Parenting

SHAME IS USEFUL

We must learn to live together as brothers and sisters or perish as fools.

Martin Luther King,  American political activist

The biblical story of Cain and Able illustrates  the difficulty of raising an Abel and not a Cain.  One popular  book preaches that one can have Siblings Without Rivalry.   Wishful thinking.   I preach that rivalry is part of human nature, even animal nature.  Our dog Whisper seeks our attention more ardently when there is  competition and competition can be  another dog, a baby, or a child or a grown up.

Shame is nature’s gift to keep us from sins that put us outside the circle of human caring.   Jerome Kagan,  leading expert on how we become who we become, notes that shame develops at the point when a child becomes capable of hurting another child usually a newborn sibling.  He sees the purpose of shame as keeping us from doing the unthinkable–the sin of Cain.    Not all agree with him.  I do.  That we are born to feel shame, might make you think we are innately prone to the sin of Cain.   Believers in original sin, plow that rut.   Also not true for as   Kagan  notes  we are born to feel  empathy  just as we are born to feel shame.   Even newborns cry when another baby in the nursery cries.   He also notes that shame and empathy  are influenced by life experiences and the behavior of parents.

This is why  some theorists  think parents create shame.  The attachment theorists are the leaders in the faulting parents.  These think  shame is created by parents, mostly mothers.    Mothers who don’t “bond” or “attach” with unconditional love are telling the child  s/he is  not worthy of love and therefore deeply flawed.   Those who teach communication skills are part of this group.   Siblings Without Rivalry is a book about communicating so your child will not feel shame.     Parents can create shame, that is true;  but overstated.

This Animated lecture goes into more detail about the development of empathy.  It is about ten minutes long and crammed with information but in useful format.

YouTube – RSA Animate – The Empathic Civilisation.

Shame seeks to keep us from hurting others.   Shame is about being flawed as a person and not worthy of being loved.  Guilt is a lesser form of shame as it is a response to having done something bad.  Guild does not but you outside of the  human circle of caring for behavior can be reformed, being flawed cannot.

Some religions have attached shame to a great many things. Thoughts are one example.  In Judaism,  the talk is about putting fences around unacceptable behaviors., thinking hateful thoughts might be such a fence.   The Catholic church and many other Christian religions have gone a step further and  made thoughts the equivalent of  sinful acts.

Part of becoming emotionally fit is knowing thoughts are not actions, but also thinking before acting  so one can act wisely.   Something parents have to do for the very young child locked into thinking dolls are real, the people on the movie screen or television set are real.   Just as a parent has to keep a magical thinking child  jumping off a roof while believing s/he can fly ala Peter Pan or Superman,  parents need to make it clear  what is good behavior and what is bad.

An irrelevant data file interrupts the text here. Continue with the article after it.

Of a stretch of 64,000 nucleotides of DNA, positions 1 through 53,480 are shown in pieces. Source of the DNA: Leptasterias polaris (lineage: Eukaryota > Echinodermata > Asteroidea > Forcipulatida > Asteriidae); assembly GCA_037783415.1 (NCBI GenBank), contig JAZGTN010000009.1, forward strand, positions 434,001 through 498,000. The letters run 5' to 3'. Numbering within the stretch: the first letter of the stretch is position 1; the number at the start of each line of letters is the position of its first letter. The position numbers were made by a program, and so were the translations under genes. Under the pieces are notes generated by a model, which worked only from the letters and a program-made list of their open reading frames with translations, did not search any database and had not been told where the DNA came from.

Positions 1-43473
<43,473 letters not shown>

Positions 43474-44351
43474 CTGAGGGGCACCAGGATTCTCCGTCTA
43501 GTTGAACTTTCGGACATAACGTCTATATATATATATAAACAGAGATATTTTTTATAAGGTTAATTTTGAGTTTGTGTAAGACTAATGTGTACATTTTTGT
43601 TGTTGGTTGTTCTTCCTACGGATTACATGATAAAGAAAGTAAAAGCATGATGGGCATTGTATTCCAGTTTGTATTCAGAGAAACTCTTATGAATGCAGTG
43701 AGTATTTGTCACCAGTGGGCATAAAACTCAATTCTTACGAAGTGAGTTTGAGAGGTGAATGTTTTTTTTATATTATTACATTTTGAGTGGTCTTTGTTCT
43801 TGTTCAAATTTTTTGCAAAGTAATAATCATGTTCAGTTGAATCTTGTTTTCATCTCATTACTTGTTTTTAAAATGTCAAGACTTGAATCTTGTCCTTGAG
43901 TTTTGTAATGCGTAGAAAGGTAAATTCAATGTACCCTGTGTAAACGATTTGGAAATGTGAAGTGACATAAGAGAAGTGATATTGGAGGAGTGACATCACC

The young child must be taught that hurting another living being is simply not acceptable except in clear cut cases of self defense.   Adult dogs  shake a puppy playing too roughly by the scruff of the neck to stop a potential bully  from harming others.  Human parents need to react just as strongly when a child hurts another being.  Not by shaking, but in other ways.    Here are my ideas about nurturing your child’s caring ways while keep shame in its place.

  1. Know what is shameful behavior and be clear when disciplining a child.
  2. Model caring.  Always a major step in teaching a child; the younger the child, the more important.
  3. Praise caring behavior.  When a child does things like pick up and put away toys, or brings you something at your request  that is caring behavior;  makes your life easier and is kindness in action. Praise and say thank you. The more you can genuinely acknowledge a child’s good behavior, the more that behavior grows.
  4. Involve your child is some sort of good works or charitable activity.
  5. Involve your child in a self-defense course, but one that teaches striking another is a last resort, and that self-defense is not the same as violence.
  6. Discuss media and other messages involving violence.
  7. Help your child develop a life affirming philosophy that explains why people do bad things–something has gone wrong in their lives.  The older your child, the more important to discuss this aspect of life,
  8. Don’t be afraid to come on strong, not abusively but strong, when a child hurts you, another person, or an animal.
  9. When you must punish a child, make sure after that he or she knows it is your job to teach right from wrong.  Make sure the child knows you have faith in his or her desire to be good.
  10. If you blow your cool and do something unkind to your child, apologize and make an amends.

A man should never be ashamed to own that he has been in the wrong, which is but saying… that he is wiser today than yesterday.

Jonathan Swift, English novelist and satirist

Agree or disagree, comments are always welcomed.

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